Seems to me that, once again, the GOP is between a rock and a hard place.
Oppose this and they lose the Hispanic vote (which already was so instrumental in Obama’s victory). Support it and they probably certify a ton more Democratic voters and assure the GOP’s permanent minority status as a party.
I’m in a hurry today and don’t have time to find the links, but Hispanics not only went for Obama in huge numbers, but in 2012 even the Cuban-American population was less Republican than it used to be. There is no reason on earth to imagine the same wouldn’t be true for those who gain citizenship through this path:
The Senate proposal will probably include four main elements: border enforcement, employer enforcement, handling the future flow of legal immigration (including temporary agriculture workers and high-skilled engineers) and a pathway to citizenship for those who entered the nation illegally. Mr. Obama’s approach will largely echo his 2011 immigration “blueprint,” which he first outlined in a speech in El Paso, and calls for a pathway to citizenship for the more than 11 million illegal immigrants already in the country.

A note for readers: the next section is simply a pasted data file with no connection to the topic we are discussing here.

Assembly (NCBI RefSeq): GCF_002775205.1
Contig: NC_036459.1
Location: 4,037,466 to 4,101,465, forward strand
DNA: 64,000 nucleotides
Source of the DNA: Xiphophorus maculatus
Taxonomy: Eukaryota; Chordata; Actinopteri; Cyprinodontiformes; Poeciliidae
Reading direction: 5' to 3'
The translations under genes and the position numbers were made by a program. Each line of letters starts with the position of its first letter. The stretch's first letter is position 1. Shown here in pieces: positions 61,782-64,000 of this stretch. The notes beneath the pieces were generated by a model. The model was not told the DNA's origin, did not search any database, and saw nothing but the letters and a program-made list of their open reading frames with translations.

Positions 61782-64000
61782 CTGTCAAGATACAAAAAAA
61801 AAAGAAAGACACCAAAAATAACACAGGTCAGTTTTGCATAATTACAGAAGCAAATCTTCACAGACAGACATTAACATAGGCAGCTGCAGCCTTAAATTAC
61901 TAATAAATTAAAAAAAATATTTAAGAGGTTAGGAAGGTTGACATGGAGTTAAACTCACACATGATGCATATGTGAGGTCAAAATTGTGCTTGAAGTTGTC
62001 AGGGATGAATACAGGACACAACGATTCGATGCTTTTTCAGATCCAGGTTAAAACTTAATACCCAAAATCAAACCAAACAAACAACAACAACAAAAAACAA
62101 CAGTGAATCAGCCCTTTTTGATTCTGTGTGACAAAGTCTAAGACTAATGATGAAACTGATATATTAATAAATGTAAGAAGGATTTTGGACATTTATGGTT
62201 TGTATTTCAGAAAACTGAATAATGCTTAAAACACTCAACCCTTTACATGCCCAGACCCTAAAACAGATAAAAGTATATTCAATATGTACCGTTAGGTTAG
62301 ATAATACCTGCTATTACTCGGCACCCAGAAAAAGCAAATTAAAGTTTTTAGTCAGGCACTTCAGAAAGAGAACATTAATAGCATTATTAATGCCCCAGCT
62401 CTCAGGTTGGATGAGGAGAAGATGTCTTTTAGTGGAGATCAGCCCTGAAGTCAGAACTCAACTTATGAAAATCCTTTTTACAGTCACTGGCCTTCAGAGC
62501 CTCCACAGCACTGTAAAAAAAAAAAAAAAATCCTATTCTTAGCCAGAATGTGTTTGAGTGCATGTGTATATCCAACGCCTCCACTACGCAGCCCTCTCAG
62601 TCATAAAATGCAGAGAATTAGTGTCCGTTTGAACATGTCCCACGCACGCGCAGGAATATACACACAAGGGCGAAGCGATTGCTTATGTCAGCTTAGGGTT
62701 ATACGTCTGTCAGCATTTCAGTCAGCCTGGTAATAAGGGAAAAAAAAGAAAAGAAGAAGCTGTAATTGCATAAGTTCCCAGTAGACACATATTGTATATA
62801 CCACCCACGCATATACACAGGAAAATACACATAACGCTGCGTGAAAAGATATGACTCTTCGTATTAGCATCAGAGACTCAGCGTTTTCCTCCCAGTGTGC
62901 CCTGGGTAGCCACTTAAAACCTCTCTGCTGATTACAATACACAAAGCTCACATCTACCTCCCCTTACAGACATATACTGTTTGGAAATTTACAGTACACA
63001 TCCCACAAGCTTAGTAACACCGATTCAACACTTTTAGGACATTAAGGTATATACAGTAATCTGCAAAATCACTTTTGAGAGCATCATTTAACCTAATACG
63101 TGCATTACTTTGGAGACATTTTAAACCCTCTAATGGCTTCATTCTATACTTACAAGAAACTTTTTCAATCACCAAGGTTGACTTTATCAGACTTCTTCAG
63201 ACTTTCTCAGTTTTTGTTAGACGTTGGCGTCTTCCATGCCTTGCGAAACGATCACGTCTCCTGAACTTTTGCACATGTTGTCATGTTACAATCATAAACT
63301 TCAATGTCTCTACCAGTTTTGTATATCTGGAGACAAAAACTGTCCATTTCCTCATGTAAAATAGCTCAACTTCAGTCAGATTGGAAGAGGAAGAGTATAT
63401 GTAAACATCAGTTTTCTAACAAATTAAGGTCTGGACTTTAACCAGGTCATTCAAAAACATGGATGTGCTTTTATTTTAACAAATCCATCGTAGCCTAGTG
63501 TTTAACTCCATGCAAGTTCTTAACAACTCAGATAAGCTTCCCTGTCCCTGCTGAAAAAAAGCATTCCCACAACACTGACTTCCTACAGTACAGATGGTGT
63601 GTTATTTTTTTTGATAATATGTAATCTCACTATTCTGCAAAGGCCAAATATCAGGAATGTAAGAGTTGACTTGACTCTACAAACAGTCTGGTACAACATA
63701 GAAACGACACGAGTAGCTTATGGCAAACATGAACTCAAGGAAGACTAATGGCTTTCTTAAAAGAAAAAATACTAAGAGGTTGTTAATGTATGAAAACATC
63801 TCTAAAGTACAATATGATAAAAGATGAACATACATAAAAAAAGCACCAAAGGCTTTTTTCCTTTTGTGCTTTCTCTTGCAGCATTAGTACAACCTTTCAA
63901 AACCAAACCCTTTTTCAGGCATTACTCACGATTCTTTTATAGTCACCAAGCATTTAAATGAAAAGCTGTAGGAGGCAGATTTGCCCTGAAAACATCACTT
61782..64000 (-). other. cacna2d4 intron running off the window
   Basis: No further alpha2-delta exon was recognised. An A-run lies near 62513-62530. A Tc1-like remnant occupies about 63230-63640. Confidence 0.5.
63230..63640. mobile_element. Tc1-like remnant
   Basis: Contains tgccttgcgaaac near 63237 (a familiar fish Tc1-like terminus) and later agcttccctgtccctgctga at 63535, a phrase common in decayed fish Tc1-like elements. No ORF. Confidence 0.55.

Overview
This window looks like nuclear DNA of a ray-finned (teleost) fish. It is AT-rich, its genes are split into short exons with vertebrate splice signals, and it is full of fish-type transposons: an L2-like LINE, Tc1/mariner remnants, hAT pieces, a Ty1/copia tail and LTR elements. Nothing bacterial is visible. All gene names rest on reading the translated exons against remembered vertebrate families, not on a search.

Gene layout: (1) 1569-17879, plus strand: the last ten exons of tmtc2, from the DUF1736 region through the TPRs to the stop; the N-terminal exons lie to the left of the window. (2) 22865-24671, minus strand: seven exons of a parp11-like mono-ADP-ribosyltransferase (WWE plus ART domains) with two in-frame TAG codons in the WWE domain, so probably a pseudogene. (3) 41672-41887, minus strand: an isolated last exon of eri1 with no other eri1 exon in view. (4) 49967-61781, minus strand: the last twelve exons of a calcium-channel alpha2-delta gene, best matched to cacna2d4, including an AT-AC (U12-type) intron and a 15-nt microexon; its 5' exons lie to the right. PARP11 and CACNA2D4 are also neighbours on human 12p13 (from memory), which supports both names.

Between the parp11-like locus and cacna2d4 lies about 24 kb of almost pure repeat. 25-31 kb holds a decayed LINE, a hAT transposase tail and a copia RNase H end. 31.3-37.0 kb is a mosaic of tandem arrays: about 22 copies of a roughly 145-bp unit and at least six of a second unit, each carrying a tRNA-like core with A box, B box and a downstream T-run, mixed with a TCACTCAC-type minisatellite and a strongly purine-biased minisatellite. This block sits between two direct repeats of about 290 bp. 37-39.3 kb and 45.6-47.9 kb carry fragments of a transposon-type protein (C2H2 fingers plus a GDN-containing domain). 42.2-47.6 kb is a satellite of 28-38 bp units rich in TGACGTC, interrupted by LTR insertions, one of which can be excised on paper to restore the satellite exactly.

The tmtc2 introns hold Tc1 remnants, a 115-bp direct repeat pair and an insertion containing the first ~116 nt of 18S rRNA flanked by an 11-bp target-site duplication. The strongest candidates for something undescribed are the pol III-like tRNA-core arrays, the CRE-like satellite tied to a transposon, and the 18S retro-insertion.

Though all members of the Senate group agree that some pathway to legal residency must be a part of the final proposal, they are still divided on what exactly that route should be. Republican lawmakers are urging that border security be tied to a pathway to citizenship and other requirements like having those who entered illegally go to the back of the line behind immigrants already waiting to enter the country legally, paying fines and back-taxes, and learning English.
Among other things, my guess is that this would be a slippery slope, and that some of these restrictions would end up going by the wayside in due time (and probably not all that much time, either). More:
“You’ve got border security, you’ve got employer verification and you’ve got a temporary worker program that addresses the magnet, so those three things have to go together to address operational control over your border,” said Senator Lindsey Graham, Republican of South Carolina, one of the senators mapping out the legislation. “Then you go to the next big thing — the 12 million. How do you deal with the 12 million in a firm, fair way, realizing you can’t put them all in jail and they’re not all going to self-deport?”
Let’s see—one way to deal with them would be to not grant them citizenship—but hey, I’m not a US Senator like Lindsay Graham.
There’s a principle here, among other things, which is that coming here illegally should not be further rewarded. I write “further” because it already is rewarded.